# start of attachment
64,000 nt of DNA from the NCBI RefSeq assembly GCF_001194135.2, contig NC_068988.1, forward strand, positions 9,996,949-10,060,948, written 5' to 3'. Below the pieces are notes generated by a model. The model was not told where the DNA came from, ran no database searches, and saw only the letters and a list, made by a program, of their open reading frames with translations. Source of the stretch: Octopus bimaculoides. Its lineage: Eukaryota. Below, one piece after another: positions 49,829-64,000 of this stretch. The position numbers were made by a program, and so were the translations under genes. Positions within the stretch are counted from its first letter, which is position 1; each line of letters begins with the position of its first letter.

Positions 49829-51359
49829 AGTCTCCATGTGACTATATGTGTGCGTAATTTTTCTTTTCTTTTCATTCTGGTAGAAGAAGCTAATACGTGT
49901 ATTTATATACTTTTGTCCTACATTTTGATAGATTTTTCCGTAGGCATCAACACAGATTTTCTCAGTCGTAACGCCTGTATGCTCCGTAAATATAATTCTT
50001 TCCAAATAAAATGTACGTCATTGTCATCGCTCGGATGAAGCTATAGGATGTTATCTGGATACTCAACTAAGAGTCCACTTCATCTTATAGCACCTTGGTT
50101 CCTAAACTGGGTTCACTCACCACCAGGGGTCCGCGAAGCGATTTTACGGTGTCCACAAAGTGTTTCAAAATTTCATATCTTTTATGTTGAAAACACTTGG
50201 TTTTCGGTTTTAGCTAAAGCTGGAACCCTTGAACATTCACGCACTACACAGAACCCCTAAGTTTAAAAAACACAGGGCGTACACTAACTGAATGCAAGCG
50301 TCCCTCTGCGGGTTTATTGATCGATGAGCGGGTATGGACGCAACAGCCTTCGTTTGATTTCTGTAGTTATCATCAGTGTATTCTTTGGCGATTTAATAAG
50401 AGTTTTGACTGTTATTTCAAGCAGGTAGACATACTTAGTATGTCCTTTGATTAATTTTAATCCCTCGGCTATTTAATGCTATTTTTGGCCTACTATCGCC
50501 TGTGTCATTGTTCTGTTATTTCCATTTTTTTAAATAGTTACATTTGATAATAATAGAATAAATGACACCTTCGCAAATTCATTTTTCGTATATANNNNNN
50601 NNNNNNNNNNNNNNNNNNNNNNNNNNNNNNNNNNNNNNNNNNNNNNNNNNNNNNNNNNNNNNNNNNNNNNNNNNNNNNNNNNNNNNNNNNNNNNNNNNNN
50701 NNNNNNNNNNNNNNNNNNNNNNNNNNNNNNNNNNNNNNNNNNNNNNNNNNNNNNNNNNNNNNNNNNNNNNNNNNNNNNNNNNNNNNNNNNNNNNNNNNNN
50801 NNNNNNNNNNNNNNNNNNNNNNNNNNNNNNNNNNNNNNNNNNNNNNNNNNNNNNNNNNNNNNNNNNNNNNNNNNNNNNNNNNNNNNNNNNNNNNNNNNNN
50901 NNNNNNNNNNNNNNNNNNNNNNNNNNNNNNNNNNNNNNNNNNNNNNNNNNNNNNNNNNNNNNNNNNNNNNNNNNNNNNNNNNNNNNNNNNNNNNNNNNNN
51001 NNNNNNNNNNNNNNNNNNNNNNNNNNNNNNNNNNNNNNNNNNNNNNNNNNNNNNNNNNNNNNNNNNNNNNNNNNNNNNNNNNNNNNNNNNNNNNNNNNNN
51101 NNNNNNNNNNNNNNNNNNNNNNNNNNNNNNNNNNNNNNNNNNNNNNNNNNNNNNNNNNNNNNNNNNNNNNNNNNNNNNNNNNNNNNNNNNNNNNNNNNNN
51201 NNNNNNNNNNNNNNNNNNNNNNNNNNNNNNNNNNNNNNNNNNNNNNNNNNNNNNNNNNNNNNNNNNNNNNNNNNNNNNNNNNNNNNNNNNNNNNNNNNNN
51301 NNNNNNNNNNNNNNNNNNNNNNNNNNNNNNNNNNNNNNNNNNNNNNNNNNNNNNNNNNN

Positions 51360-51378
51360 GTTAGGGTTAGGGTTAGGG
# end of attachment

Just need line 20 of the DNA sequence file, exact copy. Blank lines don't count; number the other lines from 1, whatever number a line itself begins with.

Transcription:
51360 GTTAGGGTTAGGGTTAGGG